DOCTORS could have saved the life of a man who was admitted to hospital last Christmas Day if they had acted more quickly to give him treatment, an inquest heard.
George Robinson, a former editor of the Worksop Guardian newspaper, was admitted to the town’s Bassetlaw Hospital complaining of stomach pains, and died just hours later.
A coroner heard requests were made for Mr Robinson, 57, to be admitted either to Doncaster Royal Infirmary or Sheffield’s Northern General Hospital, but confusion led to delays.
The inquest was told by Professor Peter Gaines, from the Northern General Hospital, that on the “balance of probabilities” Mr Robinson would have survived if he had been transferred more quickly.
Mr Robinson was apparently given a CT scan on his arrival at Bassetlaw Hospital, where an “unexplained mass” was detected between his kidney and spleen.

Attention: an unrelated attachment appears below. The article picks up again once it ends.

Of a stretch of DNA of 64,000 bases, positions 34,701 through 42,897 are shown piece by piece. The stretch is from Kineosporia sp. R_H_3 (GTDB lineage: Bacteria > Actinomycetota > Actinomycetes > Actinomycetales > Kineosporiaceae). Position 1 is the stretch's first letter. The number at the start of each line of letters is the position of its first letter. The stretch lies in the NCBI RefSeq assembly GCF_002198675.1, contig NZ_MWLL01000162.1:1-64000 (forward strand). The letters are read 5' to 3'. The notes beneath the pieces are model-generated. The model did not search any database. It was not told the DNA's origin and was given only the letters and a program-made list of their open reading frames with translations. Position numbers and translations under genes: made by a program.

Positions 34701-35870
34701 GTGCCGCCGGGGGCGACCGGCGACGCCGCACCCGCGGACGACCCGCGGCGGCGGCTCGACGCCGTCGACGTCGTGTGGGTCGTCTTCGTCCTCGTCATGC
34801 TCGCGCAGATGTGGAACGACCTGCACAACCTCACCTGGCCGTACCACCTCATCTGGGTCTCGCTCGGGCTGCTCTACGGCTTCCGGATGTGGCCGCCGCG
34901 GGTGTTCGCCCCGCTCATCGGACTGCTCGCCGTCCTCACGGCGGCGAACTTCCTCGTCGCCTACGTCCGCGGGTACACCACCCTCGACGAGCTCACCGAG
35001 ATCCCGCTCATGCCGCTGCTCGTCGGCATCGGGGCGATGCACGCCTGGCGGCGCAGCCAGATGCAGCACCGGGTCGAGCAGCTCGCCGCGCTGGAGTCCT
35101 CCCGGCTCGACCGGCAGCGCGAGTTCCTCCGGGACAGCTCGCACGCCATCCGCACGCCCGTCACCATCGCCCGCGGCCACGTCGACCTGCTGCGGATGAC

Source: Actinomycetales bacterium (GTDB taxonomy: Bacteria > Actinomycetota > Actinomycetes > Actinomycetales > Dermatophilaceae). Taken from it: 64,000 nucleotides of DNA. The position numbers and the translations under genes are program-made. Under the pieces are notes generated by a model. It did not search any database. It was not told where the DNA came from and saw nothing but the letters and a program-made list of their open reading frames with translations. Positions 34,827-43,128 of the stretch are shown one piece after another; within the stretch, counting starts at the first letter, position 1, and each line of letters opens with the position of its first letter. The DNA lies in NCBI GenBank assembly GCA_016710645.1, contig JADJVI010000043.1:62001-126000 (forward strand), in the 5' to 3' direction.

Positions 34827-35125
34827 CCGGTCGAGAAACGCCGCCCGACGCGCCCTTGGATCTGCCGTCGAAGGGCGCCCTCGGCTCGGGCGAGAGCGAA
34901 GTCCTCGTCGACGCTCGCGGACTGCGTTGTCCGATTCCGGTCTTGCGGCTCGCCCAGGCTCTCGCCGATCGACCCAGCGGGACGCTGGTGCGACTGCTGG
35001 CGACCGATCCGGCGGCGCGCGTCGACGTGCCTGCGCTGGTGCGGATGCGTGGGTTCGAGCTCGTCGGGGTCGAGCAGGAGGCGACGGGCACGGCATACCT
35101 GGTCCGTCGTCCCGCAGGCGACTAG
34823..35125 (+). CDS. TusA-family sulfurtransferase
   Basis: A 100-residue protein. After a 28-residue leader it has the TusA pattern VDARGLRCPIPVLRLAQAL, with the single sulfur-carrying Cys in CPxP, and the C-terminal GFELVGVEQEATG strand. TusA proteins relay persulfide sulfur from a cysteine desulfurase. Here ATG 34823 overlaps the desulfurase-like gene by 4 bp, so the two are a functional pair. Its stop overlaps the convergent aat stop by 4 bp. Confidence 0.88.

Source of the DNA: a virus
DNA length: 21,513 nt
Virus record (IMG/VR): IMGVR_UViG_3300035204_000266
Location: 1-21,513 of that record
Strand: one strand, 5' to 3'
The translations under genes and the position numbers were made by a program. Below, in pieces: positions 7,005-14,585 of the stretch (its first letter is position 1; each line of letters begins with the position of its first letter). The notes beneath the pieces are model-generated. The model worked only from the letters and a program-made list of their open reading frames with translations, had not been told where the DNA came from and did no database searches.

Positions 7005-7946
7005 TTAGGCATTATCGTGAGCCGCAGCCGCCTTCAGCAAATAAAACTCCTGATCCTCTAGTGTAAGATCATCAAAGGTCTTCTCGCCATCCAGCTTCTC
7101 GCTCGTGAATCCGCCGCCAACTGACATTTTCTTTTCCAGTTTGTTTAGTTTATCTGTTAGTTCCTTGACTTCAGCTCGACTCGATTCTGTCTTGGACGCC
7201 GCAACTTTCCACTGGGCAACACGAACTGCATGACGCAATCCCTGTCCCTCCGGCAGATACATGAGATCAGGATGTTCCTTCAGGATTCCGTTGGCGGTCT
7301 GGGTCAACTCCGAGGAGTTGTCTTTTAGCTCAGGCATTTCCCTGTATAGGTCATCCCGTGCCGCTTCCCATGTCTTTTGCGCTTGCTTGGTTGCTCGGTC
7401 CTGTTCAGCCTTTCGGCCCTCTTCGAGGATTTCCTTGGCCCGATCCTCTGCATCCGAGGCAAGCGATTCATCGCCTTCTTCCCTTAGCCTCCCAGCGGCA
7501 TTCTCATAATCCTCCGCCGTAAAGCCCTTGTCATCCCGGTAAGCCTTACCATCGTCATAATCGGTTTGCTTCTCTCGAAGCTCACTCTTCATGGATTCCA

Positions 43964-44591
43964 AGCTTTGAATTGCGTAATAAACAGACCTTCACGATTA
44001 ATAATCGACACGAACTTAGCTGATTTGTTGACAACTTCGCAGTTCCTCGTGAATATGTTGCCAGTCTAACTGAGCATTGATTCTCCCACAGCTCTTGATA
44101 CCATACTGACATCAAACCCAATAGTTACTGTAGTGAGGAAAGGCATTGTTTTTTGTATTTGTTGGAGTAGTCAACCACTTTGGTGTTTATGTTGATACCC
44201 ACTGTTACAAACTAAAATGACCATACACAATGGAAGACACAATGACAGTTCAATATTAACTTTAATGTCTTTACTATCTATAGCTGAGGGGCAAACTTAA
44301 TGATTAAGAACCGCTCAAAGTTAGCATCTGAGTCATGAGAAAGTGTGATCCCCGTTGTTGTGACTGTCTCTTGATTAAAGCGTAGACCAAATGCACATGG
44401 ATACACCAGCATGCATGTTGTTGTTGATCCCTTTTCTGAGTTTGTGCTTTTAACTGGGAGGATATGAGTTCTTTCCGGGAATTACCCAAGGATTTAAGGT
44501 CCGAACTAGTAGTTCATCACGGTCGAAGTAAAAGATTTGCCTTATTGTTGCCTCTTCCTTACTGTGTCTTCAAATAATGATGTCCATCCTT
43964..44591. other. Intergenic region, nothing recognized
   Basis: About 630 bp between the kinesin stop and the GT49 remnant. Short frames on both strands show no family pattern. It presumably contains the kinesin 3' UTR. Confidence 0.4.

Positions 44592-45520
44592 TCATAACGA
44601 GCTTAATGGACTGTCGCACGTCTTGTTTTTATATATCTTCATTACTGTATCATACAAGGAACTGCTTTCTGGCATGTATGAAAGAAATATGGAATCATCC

After his condition deteriorated an emergency operation was carried out where it was discovered he was bleeding internally.
Recording a narrative verdict in the case, Nottinghamshire coroner Heidi Connor said she would write to both NHS trusts involved over Mr Robinson’s treatment.
“There was no clear agreement in place to deal with this scenario,” she said.
“It’s clear to me that had there been a protocol for transferring patients, it could have made a difference in this case.”
Yesterday Sewa Singh, medical director of Doncaster and Bassetlaw Hospitals NHS Foundation Trust, which runs both the Doncaster and Worksop hospitals, apologised for what had happened.
He said: “In emergencies like this, health professionals have to make what can be very difficult clinical decisions in circumstances where a patient’s condition may change extremely rapidly.
“Our staff tried as hard as they could to provide the very best care to Mr Robinson.
“However, that cannot possibly be of any comfort to Mr Robinson’s family and it is also very clear that there are serious lessons to learn from this tragedy.”